Though Tsum Valley has strong cultural and natural practices, it is facing five major threats. First, the expansion of modern conservation and development institutions such as Conservation Area Management Committees, although vital community-based institutions of the Manaslu Conservation Area, are gradually replacing and displacing customary institutions and practices of Tsumba. Second, ongoing road expansion towards Tsum Valley, from Arughat in the south-west and from the Tibetan border in the north-east, is another threat to the territory. There are no appropriate safeguards for cultural heritage sites as evidenced by use of a bulldozer in 2013 during opening of a road track in the valley. This has triggered debates on nature-culture conservation “versus” development in the Tsum Valley as well as more broadly in Nepal.

The third main threat to the Tsum territory is increasing tourism requiring growth of hotels, lodges, shops and retail shops. Increased import of goods in the valley are driving over-population and triggering environmental degradation, pollution, threats to wildlife, and fuelwood consumption by lodges. This is mitigated by rules forbidding outsiders from operating hotels, lodges and retail shops in the valley as well as increased use of liquid petroleum gas.

The fourth threat is rapid out-migration to cities for education and job opportunities, especially among youth. This has resulted in gradual loss of tangible cultural heritage such as costumes, foods, handicrafts, songs, and dances, as well as intangible elements such as values and beliefs alongside the Tsumba language. Schools in Tsum Valley[5] provide education only up to grade five, and there are concerns that youth living alone away from families are at risk of losing their culture.

Lastly, local livelihoods and natural environments are impacted by climate breakdown-induced natural disasters and extreme weather events such as heavy snowfalls, avalanches, no snowfall or less snowfall, decreased length of snow-ice deposits in the farmland and terraces, and decreasing layers of snow in the mountains. Reduction of grasses in open terraces has increased crop raids by musk deer and deer in the valley during the dry season. Pests in farmlands have increased and seasonal harvesting of Yarcha Gumba, a caterpillar fungus (Cordyceps sinensis) and major livelihood for Tsumba, has reduced.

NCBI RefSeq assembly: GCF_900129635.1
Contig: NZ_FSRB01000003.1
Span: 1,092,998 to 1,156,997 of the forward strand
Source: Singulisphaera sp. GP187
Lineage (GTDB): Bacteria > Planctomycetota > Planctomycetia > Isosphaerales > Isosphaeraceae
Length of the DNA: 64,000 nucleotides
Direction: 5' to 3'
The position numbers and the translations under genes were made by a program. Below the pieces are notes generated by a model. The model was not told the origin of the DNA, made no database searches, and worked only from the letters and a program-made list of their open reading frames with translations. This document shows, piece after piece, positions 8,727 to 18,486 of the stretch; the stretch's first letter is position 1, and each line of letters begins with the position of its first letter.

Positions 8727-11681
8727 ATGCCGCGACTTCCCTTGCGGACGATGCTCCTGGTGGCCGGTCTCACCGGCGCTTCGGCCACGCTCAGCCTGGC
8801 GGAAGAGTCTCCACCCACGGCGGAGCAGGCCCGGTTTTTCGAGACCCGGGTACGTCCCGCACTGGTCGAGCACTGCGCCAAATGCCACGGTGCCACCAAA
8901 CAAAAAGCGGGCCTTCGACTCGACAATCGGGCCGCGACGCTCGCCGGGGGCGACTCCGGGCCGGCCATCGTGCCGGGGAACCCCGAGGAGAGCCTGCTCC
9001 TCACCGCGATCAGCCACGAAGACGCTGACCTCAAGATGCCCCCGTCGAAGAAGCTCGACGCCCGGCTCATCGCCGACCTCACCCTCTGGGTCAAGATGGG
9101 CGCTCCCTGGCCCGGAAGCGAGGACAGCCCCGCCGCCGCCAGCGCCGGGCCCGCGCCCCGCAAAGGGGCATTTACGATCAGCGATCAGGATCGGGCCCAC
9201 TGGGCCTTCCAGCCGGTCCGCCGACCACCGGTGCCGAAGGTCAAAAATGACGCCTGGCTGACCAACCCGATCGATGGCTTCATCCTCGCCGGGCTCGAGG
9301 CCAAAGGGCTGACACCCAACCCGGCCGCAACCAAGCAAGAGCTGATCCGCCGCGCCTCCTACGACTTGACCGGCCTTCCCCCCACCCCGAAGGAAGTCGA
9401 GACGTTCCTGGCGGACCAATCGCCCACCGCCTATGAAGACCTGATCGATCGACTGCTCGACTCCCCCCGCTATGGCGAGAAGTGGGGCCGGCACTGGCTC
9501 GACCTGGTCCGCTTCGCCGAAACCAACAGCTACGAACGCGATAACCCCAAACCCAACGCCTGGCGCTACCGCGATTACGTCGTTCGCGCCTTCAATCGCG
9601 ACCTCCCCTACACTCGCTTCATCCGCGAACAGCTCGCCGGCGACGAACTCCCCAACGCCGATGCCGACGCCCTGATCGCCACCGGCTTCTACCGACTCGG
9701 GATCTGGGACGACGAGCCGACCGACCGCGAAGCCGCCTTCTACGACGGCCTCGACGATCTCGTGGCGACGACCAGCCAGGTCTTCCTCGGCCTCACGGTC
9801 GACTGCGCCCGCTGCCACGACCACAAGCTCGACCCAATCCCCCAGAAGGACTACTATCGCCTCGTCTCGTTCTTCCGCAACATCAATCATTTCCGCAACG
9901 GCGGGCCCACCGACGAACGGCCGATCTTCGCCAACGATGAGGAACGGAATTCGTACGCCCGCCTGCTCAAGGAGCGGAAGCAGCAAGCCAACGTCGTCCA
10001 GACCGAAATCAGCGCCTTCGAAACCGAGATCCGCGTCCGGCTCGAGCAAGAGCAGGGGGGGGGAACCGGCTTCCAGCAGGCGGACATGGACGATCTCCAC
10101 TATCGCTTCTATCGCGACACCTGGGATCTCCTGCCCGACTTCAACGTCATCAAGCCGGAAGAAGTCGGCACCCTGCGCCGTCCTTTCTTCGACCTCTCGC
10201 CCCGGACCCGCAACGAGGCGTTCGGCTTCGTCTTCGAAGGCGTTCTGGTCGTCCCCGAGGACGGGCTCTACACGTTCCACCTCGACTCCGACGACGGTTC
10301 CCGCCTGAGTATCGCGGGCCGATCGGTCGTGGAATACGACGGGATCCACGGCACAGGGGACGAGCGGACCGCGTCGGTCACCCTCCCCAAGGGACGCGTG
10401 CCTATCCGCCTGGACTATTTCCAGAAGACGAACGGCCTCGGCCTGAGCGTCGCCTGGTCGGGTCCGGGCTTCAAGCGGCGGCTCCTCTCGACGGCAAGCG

Cultural Dances performed in Shyagya Festival 2012. Photo: Madhu Chettri

Opportunities and desired future of the Tsumba people

The conservation, cultural practices, and spirituality of the Tsumba people are sustained through different community and cultural events such as Shyagya Festivals that forge community solidarity and collective commitment. Biocultural diversity conservation in the Tsum territory thrives due to strong culture, traditions, and religious beliefs. Despite local collaborations with the Manaslu Conservation Area Project, there are currently no state legal or policy designations or recognition for voluntary declaration of non-violence, customary laws and institutions. Despite facing multiple threats, the Tsumba people are committed to sustain Shyagya cultural practices and tradition. They aspire to have respect and appropriate recognition of their territory of non-violence and its associated rules and cultural conservation practices as they co-exist in the co-managed Manaslu Conservation Area. Nima Lama affirms: “We would like to see our culture, practices and faiths fully internalised and transferred to the new generation, well documented, and [the] importance of Shyagya communicated [to the] national and global community. We want to develop Tsum Valley as one of the examples of [an] open museum for nature-culture conservation and dedicate to the world.”